I like to kid myself that I’m not a hoarder or a pack rat, but somehow my home is filled with small collections of stuff, including wooden nickels, vintage postcards, and Moomins — not to mention, of course, all the cat tchotchkes. It’s all treasure to me, although my husband would probably disagree.
My justification for all this crap coming into the house is that I never spend very much, which means I love a good rummage at a thrift store or estate sale. I’m a firm believer in the thrift gods, who must be appeased with a purchase or two and who will then guide you to even better treasures at the next sale.
Catster Editor-in-Chief Janine and I had some adventures in thrifting when we went looking for a bunch of cat statuettes and ornaments to send to the Teal Cat Project. I still keep an eye out whenever I’m at a thrift store or flea market, and have told my favorite estate sale specialists, Kevin and Vicky of the YES Co. in San Francisco, to let me know when there are cat trinkets to be had.
A few weekends ago I got an email about a three-day sale in the Sunset District that set my heart a-thumping. “Completely full home of old-time San Franciscan family” was enough to get me hopping, but Kevin’s photos and descriptions of “CAT CAVALCADE, NECESSITIES NATION. EVERY AREA IS PACKED” meant I had to get over there, stat.
I was afraid that the professional antique dealers would clean out the house before I got there, because we couldn’t make it until Sunday. The upside of a late visit meant everything would be half price — although I was fretting the sale would be too picked over.
How wrong I was.
We walked up the path to a cute little house with ocean views, and I was immediately confronted by rows and rows of ornamental cats of all eras and descriptions. There were tables crowded with maneki neko, salt and pepper sets, Christmas ornaments, keychains, and earrings, and every single item had kitty ears and a tail. Clearly, whoever had lived here was a major cat lover. I was among my people!
Before I could scoop up more than a handful of the ornaments, my husband, Wade, called me: “Get downstairs now — everything’s free in the garage!”
I stashed my stuff and ran down to a scene of chaos. People were hurling stuff in and out of cardboard boxes across the garage and garden, and struggling out of the house under piles and piles of … treasure? Trash? It was hard to tell in the melee.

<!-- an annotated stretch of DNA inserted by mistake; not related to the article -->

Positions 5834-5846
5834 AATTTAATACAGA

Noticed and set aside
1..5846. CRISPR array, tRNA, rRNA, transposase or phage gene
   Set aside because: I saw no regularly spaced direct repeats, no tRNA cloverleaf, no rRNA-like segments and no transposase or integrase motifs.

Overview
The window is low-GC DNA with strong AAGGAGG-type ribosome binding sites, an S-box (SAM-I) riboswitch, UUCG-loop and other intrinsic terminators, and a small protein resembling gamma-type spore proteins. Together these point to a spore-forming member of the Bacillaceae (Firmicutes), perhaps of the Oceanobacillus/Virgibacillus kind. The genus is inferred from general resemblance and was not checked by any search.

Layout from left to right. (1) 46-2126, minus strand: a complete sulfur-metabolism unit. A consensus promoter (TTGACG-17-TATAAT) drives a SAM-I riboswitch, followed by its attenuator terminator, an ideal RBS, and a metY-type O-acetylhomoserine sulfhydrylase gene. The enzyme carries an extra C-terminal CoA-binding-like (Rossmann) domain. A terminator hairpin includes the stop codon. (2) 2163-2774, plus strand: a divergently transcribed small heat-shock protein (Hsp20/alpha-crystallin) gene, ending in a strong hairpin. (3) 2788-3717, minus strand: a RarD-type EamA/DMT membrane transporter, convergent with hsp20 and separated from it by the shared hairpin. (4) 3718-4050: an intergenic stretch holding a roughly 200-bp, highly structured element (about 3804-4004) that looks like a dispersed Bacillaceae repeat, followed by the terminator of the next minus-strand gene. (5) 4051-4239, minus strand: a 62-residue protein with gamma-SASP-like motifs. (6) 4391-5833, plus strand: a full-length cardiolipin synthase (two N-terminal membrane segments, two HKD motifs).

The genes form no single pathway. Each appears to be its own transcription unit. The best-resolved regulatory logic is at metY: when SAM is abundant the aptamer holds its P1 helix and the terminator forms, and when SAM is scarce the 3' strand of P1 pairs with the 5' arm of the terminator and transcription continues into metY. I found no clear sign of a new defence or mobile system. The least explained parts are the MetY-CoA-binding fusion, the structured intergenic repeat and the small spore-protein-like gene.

Wade was huddled in a corner, guarding a pile of cat books. I quickly found a cardboard box and added everything I could find that was remotely cat-related — pillowcases, greeting cards, and this lovely quilt.
The garage was dusty and musty, but I was filled with a bargain hunter’s zeal. There’s no better price than free, after all — and might I be saving some real treasures from the dump?
I usually draw the line at cuddly toys or plushes, but this bedraggled, graying gonk-kitty was crying out to be rescued. Her straggly nylon fur felt icky to touch, but I knew I couldn’t let her get trashed. (I get a lump in my throat when I see threadbare teddies and toys at sales — it makes me sad that they were loved for so long and are now so discardable.)
Kevin stood by and laughed as I staggered out of the garage with four overbrimming boxes of cat stuff and headed back upstairs. I had sated the thrift gods, so I could now take my time in the rest of the house. And can you bet the house’s rooms were full of yet more cat stuff.
This plate features the railroad mascot Chessie the Cat (I have a bathroom rug featuring this same image!).
I didn’t count my hoard of cat ornaments at the time, but it was pushing 50 when I gathered them for the photos. I’d grabbed fairly indiscriminately, but most of them were worthy of a cat lady’s home. A few of the ornaments are verging on antique, while others look like silly gifts you’d get at the funfair or buy in a local gift store when you’re on vacation. In your time machine. In the 1970s.
I stashed a bunch of the cat tchotchkes in a box, but I put my favorites on the bookshelf so they can all peer out at me, coquettish, innocent, or even just like sourpusses. Some of these little beasts have funny expressions, so I tried to pull a few faces to match.
Wade isn’t too keen on the kitty clutter, so I’m still thinking of donating the bulk of my thrift score to the Teal Cats — but some of these little critters have such sweet faces that I might have to keep a few of them. I can’t imagine erasing those pink noses and gilt tiaras, even for charity.
As for the soft toys — neck pillows, doorstops, cuddlies, and all — I don’t know what I’ll do with those, but I may yet press them on houseguests.
I saw Kevin last weekend when I bought a set of cat-headed fire irons (hey, at least these are useful!) from his latest sale, and he showed me some pictures of next week’s sale featuring something like 500 cat ornaments. I’m not sure whether I’ll go — we have friends in town — but I’m already getting the thrill of the chase. After all, you never know what treasures you might find in someone else’s garage.
Do you like scoring cat tchotchkes at rummage sales? Have you ever stumbled on a bonanza like I did? Let us know in the comments!
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